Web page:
Deaths due to non-cancer disease
|Analyses of the Life Span Study (LSS) mortality data (1950-1997) show a statistically significant dose-response
pattern for death from diseases other than cancer. The excess does not
seem limited to any particular disease. Among the 49,114 LSS survivors
with colon doses of at least 0.005 Gy (DS86), 18,049 non-cancer deaths
occurred (excluding deaths attributed to diseases of the blood). Circulatory
diseases account for nearly 60% of these deaths, with digestive diseases,
including liver diseases, and respiratory diseases accounting for about
15% and 10%, respectively.
Aside from diseases of the blood, the number of excess non-cancer deaths
associated with A-bomb exposure is estimated at 150 to 300 cases. The death
rate following exposure to 0.2 Gy (the mean radiation dose for the 49,114
survivors with doses >0.005 Gy) is increased by about 3% over normal
rates. This is less than the death rate increase for solid cancers, where
corresponding increases are 7% in men and 12% in women (age 30 ATB). The
dose-response pattern is still quite uncertain (Figure 1).
. Non-cancer dose-response function for the period 1968-1997 (DS86). The
line indicates the fitted linear ERR model without any effect modification
by age at exposure,
sex or attained age. The points are dose category-specific ERR estimates,
curve is a smoothed estimate derived from the points, and the dashed lines
indicate upper and lower one-standard-error bounds on the smoothed
estimate. The right panel shows the low-dose portion of the
dose-response function in more detail.
|A significant radiation dose-response pattern was also seen for non-cancer
blood diseases. Such diseases were studied separately since they may represent
various hematologic malignant or premalignant conditions. Among the 128
deaths for which medical records were available and in which hematologic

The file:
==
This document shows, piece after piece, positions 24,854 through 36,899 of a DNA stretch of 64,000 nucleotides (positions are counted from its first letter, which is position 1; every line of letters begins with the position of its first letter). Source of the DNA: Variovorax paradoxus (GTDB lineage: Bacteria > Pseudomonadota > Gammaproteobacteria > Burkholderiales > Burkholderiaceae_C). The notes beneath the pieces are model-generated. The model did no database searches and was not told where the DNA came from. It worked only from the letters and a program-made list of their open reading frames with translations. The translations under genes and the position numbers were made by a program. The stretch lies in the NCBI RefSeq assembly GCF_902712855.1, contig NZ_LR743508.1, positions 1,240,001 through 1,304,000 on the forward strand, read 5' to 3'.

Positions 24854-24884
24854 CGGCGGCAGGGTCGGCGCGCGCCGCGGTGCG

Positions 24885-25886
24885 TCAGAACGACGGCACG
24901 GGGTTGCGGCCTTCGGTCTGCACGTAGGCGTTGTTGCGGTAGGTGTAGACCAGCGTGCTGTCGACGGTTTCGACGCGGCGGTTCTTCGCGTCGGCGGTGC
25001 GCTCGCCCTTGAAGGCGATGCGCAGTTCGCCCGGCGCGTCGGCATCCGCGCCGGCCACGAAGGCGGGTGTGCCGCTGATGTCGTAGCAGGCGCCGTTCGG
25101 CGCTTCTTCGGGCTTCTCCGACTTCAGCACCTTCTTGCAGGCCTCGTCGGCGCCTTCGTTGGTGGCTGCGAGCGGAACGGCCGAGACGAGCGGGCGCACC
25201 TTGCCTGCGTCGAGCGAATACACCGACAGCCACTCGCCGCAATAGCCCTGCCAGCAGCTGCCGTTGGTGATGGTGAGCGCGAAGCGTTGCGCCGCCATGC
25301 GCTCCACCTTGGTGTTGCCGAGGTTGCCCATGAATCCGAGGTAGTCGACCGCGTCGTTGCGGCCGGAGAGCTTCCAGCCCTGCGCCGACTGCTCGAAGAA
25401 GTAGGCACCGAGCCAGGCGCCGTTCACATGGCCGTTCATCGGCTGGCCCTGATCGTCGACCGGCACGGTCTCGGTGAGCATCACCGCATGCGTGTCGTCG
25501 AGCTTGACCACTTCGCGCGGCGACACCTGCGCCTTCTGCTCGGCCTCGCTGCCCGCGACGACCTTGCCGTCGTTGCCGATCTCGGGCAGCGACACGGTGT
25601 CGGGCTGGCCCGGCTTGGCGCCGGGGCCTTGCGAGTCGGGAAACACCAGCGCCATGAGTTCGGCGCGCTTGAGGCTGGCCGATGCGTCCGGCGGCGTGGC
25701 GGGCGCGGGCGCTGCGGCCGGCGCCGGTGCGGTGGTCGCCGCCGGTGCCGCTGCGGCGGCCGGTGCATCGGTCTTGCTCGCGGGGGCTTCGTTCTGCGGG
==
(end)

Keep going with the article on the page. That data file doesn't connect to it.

reviews were performed, about 45% were clearly classified as non-neoplastic
blood diseases, 6% were diagnosed as leukemia or other hematopoietic cancers,
and the remainder were potentially preneoplastic.
In the absence of known biological mechanisms, it is important to consider
whether these results might be due to biases or to diagnostic misclassification
of cancer deaths. Investigations have suggested that neither of these factors
can fully explain the findings, especially for circulatory diseases that
have been investigated more fully.
The Adult Health Study (AHS) incidence studies of non-cancer diseases show relationships with
A-bomb dose for benign uterine tumors, thyroid disease (e.g., thyroid nodules),
chronic liver disease, cataract, and hypertension (Figure 2). The LSS mortality
data also show dose-related excesses for respiratory diseases, stroke,
and heart diseases (Figure 3).
Figure 2. Relative risk for AHS incidence of non-cancer diseases at 1-Gy exposure
Figure 3. Excess risk of mortality in the LSS due to non-cancer diseases. The increase
statistically significant for all non-cancer diseases, or specifically
stroke, respiratory diseases, and digestive diseases. The horizontal bars
indicate 90% confidence intervals.
|Although the LSS data on heart disease mortality suggest that radiation
is associated mainly with hypertensive and congestive heart disease, AHS
data also suggest an association with myocardial infarction, as well as
with a measure of atherosclerosis (aortic arch calcification). There is
particular evidence, therefore, from both AHS clinical data and LSS mortality
studies, that the rates of cardiovascular disease are increased in A-bomb
survivors, especially, it appears, for persons exposed at young ages. Studies
regarding possible underlying biological mechanisms are being conducted.
|References about this subject
||Preston DL, Shimizu Y, et al.: Studies of mortality of atomic bomb survivors. Report 13. Solid cancer and noncancer disease mortality: 1950-1997. Radiation Research 2003; 160:381-407
||Yamada M, Wong FL, et al.: Noncancer disease incidence in atomic bombs survivors, 1958-1998. Radiation Research 2004; 161:622-32